Basically, we’re getting there. We really are. Pokemon is like most other Nintendo properties, full of potential but unwilling to progress unless it’s guaranteed safety, but people know what’s needed and should tell Nintendo, because that will motivate them. Any of the above would help, all of them would help make a magnificent game. I’m not saying that would be all it would take, nor would I suggest that it should never go anywhere after this, but it’s a damn fine start.

Oh, and take out Vanillish. That thing is just weird.


Ah, it seems like only yesterday I was desperately trying to take down Brock’s bloody Onix with the starting Pikachu. Pokemon as a series has been around for almost two decades now, and has made enough money to buy its own country and have every living creature there forced into a small red and white ball.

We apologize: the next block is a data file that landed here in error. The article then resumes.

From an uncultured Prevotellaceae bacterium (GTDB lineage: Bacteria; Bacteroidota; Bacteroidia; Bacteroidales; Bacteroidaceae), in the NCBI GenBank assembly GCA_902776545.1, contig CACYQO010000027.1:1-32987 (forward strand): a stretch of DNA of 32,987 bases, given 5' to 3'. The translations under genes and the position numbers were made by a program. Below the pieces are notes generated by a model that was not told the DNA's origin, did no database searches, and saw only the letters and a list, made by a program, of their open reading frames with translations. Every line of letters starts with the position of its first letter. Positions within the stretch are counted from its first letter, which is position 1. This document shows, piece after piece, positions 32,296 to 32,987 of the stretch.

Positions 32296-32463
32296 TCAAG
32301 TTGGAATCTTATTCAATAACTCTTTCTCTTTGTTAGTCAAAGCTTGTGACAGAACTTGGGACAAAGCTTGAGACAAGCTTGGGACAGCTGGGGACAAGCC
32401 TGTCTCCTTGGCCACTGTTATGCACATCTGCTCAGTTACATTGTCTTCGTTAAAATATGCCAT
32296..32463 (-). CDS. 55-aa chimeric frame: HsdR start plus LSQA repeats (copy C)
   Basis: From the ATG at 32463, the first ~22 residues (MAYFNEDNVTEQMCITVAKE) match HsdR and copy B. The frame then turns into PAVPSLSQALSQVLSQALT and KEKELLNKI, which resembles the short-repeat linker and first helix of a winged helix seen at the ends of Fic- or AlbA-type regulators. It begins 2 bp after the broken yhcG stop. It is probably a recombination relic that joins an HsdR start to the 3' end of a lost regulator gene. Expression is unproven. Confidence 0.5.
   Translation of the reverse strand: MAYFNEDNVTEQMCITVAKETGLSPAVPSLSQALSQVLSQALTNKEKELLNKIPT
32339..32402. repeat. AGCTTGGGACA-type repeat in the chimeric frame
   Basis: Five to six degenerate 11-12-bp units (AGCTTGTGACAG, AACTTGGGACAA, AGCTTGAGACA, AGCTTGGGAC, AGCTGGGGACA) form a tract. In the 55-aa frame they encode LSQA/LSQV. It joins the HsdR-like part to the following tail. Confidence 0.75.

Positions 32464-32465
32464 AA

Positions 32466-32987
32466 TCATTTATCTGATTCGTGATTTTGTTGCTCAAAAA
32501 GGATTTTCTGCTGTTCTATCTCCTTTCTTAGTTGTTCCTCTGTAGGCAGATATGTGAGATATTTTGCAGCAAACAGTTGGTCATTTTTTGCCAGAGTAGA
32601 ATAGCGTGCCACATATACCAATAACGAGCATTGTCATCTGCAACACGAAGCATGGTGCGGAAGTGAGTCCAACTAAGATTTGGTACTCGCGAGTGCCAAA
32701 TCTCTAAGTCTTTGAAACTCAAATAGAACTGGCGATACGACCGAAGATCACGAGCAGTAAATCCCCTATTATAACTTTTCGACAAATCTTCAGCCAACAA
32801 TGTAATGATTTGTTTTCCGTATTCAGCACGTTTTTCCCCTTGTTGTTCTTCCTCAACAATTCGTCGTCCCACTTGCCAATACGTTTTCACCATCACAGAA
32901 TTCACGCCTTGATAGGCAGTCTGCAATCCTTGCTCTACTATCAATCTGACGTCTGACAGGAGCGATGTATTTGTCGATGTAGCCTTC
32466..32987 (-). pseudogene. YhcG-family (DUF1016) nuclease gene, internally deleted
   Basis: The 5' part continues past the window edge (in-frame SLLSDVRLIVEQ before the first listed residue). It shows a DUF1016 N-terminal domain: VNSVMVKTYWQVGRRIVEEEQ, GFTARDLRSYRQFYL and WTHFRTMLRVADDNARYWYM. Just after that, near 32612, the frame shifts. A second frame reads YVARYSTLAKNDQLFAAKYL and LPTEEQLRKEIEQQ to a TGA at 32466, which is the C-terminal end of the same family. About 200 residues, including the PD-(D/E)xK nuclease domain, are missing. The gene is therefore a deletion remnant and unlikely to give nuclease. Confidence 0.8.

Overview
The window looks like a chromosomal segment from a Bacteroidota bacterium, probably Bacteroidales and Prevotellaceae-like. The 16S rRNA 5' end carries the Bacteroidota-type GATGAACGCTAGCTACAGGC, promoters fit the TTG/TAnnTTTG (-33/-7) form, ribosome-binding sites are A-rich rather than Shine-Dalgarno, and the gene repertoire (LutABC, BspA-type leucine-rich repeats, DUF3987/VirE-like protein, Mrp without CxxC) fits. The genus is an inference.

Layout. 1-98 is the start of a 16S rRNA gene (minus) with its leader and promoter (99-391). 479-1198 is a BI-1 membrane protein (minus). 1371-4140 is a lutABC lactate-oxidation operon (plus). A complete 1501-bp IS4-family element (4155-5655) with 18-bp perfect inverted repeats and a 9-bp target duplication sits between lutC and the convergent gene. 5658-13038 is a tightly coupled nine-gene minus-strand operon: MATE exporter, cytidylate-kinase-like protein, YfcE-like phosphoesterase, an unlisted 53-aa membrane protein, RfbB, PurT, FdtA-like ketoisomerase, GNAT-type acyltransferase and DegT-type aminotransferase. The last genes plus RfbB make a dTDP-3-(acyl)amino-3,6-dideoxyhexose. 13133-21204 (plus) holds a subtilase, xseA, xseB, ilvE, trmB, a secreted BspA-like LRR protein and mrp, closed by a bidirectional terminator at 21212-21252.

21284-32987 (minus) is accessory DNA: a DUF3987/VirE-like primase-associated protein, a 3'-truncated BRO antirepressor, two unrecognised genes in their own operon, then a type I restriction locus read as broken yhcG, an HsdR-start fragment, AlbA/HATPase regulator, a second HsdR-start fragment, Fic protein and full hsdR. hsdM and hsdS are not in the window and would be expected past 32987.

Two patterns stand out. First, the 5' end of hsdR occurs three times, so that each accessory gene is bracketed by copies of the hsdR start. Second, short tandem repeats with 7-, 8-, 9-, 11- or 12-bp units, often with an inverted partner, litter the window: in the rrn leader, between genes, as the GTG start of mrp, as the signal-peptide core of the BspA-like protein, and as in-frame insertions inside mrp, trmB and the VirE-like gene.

I was playing Pokemon since the beginning, I remember owning both Blue and Yellow as a child and frowning my way through them, as my eyesight deteriorated in direct proportion to my social standing. I’ve owned at least one game from every generation, but as I picked up my copy of Alpha Sapphire last year, I realised it was it was more out of a sense of tradition than any desire to play the thing. In fact, looking back, I started to realise I haven’t really enjoyed the games since I played Platinum back on the first Nintendo DS.

Some might say that this due to me having finally grown up, and might be what little cultural urge I have, rapidly attempting to drag me into my twenties with everyone else, but I’m not so sure. You see, the thing about children’s games that doesn’t apply to children’s television, is that one can still appreciate the mechanics of a game whilst ignoring the context of it. Or, to give an example, chess is still chess, even if all the pieces have animé haircuts.